7) Tell your lab when you have interviews. I interviewed with pre-tenure faculty members for grad school and always asked them about their pre-tenure status and what would happen to me if I were their student and the faculty member was denied tenure. I think it is important to discuss with any prospective applicant to my group where I am in the tenure clock and that I may leave. I told my lab in confidence about my interviews, and that I was only telling my chair but not other colleagues. For a couple of them this was tough to hear the first time, but it is an important step.
8) Find friends to practice your job talk with. Google hangouts can be really useful for this; I was nervous about telling many people on campus about my interviews, but I do have one colleague I talked to about my upcoming visits who watched my practice talk. I highly recommend not skipping this step. Even though, as professors, we give lots of talks, job talks are a special animal that require some energy to cultivate.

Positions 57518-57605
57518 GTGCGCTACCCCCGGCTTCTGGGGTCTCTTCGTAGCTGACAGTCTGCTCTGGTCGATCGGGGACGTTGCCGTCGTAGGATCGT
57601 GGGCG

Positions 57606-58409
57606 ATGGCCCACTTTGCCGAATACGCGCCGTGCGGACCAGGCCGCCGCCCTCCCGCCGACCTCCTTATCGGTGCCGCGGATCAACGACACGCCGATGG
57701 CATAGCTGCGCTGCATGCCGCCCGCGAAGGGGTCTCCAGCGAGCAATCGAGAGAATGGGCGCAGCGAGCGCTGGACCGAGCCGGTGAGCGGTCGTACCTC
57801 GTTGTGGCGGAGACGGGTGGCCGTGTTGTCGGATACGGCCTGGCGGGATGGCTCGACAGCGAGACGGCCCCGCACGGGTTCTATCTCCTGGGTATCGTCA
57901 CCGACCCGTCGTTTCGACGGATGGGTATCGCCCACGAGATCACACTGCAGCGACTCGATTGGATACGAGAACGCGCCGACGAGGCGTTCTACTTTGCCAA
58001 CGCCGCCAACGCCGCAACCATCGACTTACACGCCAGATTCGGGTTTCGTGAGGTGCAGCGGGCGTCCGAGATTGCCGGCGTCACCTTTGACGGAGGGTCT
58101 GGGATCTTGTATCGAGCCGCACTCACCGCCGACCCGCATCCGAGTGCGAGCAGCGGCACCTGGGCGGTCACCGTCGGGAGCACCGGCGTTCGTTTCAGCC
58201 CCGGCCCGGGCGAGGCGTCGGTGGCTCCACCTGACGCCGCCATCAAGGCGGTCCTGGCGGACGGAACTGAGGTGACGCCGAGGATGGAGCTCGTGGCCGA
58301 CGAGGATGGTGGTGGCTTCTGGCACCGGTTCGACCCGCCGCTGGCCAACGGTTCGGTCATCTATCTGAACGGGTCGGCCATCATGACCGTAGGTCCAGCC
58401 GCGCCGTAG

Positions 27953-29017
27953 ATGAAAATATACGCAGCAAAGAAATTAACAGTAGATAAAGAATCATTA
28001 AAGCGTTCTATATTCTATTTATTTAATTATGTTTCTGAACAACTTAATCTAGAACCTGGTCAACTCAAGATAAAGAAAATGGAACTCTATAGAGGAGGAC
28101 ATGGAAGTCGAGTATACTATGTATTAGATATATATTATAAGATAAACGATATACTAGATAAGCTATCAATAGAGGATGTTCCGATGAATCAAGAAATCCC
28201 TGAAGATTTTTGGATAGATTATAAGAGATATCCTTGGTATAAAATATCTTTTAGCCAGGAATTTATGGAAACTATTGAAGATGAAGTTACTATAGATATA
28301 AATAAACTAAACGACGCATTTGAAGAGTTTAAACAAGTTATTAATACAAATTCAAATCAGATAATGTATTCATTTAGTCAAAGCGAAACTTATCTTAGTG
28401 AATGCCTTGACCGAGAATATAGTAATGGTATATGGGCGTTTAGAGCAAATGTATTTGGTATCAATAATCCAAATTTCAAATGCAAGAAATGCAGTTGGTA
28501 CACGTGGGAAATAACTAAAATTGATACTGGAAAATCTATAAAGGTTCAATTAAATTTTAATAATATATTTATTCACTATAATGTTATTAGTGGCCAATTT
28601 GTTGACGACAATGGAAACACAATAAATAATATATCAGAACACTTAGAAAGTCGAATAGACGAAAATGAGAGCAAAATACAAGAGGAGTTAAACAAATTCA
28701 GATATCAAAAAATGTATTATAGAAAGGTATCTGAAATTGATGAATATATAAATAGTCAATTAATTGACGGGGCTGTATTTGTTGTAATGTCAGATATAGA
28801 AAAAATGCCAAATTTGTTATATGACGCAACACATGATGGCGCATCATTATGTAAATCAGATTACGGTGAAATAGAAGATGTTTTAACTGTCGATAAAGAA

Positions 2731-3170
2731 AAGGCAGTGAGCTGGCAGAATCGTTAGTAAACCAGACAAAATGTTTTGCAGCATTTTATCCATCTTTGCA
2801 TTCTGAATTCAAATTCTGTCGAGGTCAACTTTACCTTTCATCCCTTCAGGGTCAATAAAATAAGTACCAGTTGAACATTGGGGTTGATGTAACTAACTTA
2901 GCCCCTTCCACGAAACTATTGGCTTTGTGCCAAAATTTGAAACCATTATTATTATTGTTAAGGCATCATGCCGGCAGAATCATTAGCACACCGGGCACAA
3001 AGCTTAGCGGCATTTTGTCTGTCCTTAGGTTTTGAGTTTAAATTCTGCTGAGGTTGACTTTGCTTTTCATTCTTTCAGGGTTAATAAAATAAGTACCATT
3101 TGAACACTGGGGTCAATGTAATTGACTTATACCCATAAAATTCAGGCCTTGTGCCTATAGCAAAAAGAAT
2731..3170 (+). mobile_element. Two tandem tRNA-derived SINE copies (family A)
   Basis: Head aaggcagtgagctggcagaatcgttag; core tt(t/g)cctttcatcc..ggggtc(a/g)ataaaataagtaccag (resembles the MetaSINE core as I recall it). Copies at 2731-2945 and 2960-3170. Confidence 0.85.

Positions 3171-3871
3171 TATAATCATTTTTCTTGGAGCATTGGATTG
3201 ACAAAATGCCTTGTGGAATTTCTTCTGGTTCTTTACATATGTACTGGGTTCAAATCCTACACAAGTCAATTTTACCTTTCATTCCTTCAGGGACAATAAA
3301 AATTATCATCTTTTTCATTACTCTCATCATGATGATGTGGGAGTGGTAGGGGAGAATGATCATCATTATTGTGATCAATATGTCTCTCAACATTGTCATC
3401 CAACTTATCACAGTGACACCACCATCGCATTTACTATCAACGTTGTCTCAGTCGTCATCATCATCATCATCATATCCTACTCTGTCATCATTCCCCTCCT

9) Get ready to answer why you’re interested in leaving your current place from an academic standpoint. The internet has made being on the job market easier: when I brought up my partner during campus visits, the department chairs usually already knew about our situation (and saw it as a positive). However, in every one-on-one meeting, potential future colleagues wanted to know why I was looking around. Some of them seemed a little concerned, as though they were wondering if I was a toxic personality or something. I would urge people to have academic reasons to discuss why the institution one is interviewing at may be a better fit than one’s current situation. In my case, I am glad to have my current job but there are things I am looking for and I detailed those. Be ready with something believable and be ready to repeat it in every meeting.
In the end I think our two-body story will have a happy ending, although my husband and I have aged during this process. I look forward to hearing your thoughts about what’s worked for those of you in this situation, and what you worry about if your solution is still unstable (or if this problem is on the horizon for you).